The apostle Paul says something similar in 2 Timothy 2:1-2.  He tells an upcoming leader named Timothy to be “strengthened by the grace that is in Christ Jesus” and to entrust the teaching he received from Paul to reliable men who would be able to teach others also. Here we see four generations of leaders: Paul, Timothy, reliable men and others.  Paul exponentially multiplied his disciple-making efforts by ministering through Timothy to others, rather than ministering to others himself. 

Image via harvestwaterlooregion.ca

Image via harvestwaterlooregion.ca

In order to become more effective leaders, we must intentionally transition from ministering to people to ministering through people. A good leader adds, a great leader multiplies. This means instead of trying to disciple everyone we must intentionally disciple a few that we can equip and empower to disciple others. Ministering to people will add more people to your ministry.  Ministering through people will exponentially multiply your disciple-making efforts. 

Discipleship for the Rest of Us

November 3, 2014 3 comments

When it comes to discipleship, most people I know seem to picture either a membership class or a new convert discussing basic doctrine with a pastor while sipping hot beverages at a local coffee shop. Discipleship is viewed more as an activity than a way of life. In many cases, we commonly assume that discipleship is something that we can graduate from.  We consider it a season we go through when we should consider it a lifestyle.

The result is that we have a lot of Christians who aren’t going anywhere or doing anything.  Many of our churches are filled with people who have been believers for decades, but who also haven’t grown much spiritually in the same amount of time. Sure, we can show up, pay our tithe and recite some basic creeds, but as a whole we’re neither progressing in our faith nor doing much to help others move along in theirs. The pastor is expected to do the heavy lifting, while the members are just along for the ride.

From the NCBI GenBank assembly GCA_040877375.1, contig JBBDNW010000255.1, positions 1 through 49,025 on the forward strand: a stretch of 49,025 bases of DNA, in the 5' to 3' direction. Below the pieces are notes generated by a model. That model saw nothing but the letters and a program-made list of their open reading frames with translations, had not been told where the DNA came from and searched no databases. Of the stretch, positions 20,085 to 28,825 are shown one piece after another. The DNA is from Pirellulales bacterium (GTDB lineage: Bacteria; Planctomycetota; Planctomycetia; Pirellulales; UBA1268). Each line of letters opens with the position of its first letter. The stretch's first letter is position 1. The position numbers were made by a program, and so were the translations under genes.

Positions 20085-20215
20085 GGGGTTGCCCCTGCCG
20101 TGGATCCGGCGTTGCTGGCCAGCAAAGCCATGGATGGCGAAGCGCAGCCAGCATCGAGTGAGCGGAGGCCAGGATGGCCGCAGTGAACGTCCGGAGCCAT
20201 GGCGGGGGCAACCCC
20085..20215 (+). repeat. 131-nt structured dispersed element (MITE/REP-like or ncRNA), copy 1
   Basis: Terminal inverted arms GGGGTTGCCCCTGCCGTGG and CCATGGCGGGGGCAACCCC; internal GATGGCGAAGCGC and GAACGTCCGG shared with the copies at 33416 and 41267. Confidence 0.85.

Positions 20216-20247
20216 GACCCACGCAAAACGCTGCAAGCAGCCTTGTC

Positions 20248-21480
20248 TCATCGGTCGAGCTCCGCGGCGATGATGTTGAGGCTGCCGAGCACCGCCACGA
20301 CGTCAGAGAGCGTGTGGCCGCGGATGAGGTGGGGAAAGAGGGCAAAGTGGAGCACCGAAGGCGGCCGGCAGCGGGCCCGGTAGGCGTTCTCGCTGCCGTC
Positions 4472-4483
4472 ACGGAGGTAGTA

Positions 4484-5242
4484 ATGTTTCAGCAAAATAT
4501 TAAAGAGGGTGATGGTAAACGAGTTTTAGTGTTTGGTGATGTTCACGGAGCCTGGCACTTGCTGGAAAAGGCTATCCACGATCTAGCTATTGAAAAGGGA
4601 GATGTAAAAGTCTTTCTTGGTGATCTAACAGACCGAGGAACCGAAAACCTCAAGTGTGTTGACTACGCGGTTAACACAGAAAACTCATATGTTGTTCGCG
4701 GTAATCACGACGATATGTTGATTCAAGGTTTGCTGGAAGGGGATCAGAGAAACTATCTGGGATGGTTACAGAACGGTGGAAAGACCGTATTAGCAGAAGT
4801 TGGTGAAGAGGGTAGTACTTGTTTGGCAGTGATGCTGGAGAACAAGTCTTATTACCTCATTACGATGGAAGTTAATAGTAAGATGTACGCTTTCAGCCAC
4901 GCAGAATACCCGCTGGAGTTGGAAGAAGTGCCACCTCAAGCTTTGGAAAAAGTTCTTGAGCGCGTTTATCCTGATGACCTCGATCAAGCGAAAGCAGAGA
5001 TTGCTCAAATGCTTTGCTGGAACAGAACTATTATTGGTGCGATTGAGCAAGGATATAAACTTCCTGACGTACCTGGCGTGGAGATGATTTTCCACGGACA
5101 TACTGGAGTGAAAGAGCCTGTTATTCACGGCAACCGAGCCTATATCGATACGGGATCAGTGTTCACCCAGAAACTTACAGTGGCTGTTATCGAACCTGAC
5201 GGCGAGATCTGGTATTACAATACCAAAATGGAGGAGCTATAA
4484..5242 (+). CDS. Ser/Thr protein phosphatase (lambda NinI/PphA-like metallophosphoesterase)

Discipleship is for Everyone

It’s time that we get rid of the silly notion that discipleship is best left to the experts. The Lord’s first disciples were not religious teachers with Bible degrees and seminary certificates, they were fisherman, tax collectors, misfits and trouble-makers.  They were ordinary people, like you and I.  If God can use these uneducated, ordinary people (Acts 4:13) to turn the world upside down (Acts 17:6), then why can’t he do the same with us?  He can!

Discipleship doesn’t have to be complicated.  In fact, it’s more effective when it’s simple.  It doesn’t require fancy programs, a formal seminary education or even a five step process.  All it takes is a willingness to follow Jesus in the community of God’s people.

When it comes down to it, discipleship is simply learning to believe in and follow Jesus through intentional relationships over time. This can happen in several ways: one-to-one conversations, small group discussions, in a casual way through your hobbies, in a formal way through meals together and training programs and even as you’re on the go. In other words, discipleship is simply leveraging every human connection to move people closer to Jesus before, during and after their conversion, one interaction at a time.

Image via borizs.com

Image via borizs.com

I like what Rick Warren (Pastor of Saddleback Church in Lake Forest, California) says about this.  Pastor Rick’s church has grown to tens of thousands based on one simple discipleship concept.  He tells his people to find what they enjoy doing, then to do it with non-believers.

The idea is that as Christ-followers enjoy time with non-believers their faith and lifestyle will “rub off” on the non-Christians they interact with.  This then provides opportunities to talk with them about Jesus, invite them into our lives and bring them into the community of believers.  Before long, non-believers are hearing about Jesus, experiencing Jesus and participating in small groups and services that teach them to believe in and submit to Jesus. It’s really that simple.